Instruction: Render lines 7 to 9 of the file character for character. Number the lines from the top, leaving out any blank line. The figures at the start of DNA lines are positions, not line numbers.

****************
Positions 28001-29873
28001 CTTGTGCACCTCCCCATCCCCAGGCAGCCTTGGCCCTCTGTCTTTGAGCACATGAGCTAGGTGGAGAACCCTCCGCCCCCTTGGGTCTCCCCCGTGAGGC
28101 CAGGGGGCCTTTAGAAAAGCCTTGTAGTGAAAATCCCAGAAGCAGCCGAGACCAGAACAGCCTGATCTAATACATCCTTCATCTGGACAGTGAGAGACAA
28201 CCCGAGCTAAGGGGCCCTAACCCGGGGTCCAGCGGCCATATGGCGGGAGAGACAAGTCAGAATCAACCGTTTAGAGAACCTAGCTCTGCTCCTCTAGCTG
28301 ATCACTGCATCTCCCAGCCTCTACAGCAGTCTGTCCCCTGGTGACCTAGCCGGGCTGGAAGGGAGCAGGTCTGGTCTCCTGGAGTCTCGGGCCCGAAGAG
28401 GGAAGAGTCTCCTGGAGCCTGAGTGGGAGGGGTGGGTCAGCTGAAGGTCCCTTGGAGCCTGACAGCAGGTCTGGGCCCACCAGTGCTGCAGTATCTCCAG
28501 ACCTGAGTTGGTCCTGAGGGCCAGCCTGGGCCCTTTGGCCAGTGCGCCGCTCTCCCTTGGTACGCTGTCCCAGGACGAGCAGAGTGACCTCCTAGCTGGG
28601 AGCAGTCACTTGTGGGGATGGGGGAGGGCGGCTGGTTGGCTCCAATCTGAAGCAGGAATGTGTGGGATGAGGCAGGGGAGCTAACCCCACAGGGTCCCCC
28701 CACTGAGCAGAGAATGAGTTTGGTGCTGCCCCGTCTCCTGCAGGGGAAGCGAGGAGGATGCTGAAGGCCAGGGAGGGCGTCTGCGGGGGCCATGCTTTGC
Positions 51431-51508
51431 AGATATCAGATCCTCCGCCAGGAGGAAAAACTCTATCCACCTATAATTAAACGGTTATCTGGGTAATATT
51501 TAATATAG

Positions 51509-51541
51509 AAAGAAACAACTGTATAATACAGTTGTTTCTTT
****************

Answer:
28501 ACCTGAGTTGGTCCTGAGGGCCAGCCTGGGCCCTTTGGCCAGTGCGCCGCTCTCCCTTGGTACGCTGTCCCAGGACGAGCAGAGTGACCTCCTAGCTGGG
28601 AGCAGTCACTTGTGGGGATGGGGGAGGGCGGCTGGTTGGCTCCAATCTGAAGCAGGAATGTGTGGGATGAGGCAGGGGAGCTAACCCCACAGGGTCCCCC
28701 CACTGAGCAGAGAATGAGTTTGGTGCTGCCCCGTCTCCTGCAGGGGAAGCGAGGAGGATGCTGAAGGCCAGGGAGGGCGTCTGCGGGGGCCATGCTTTGC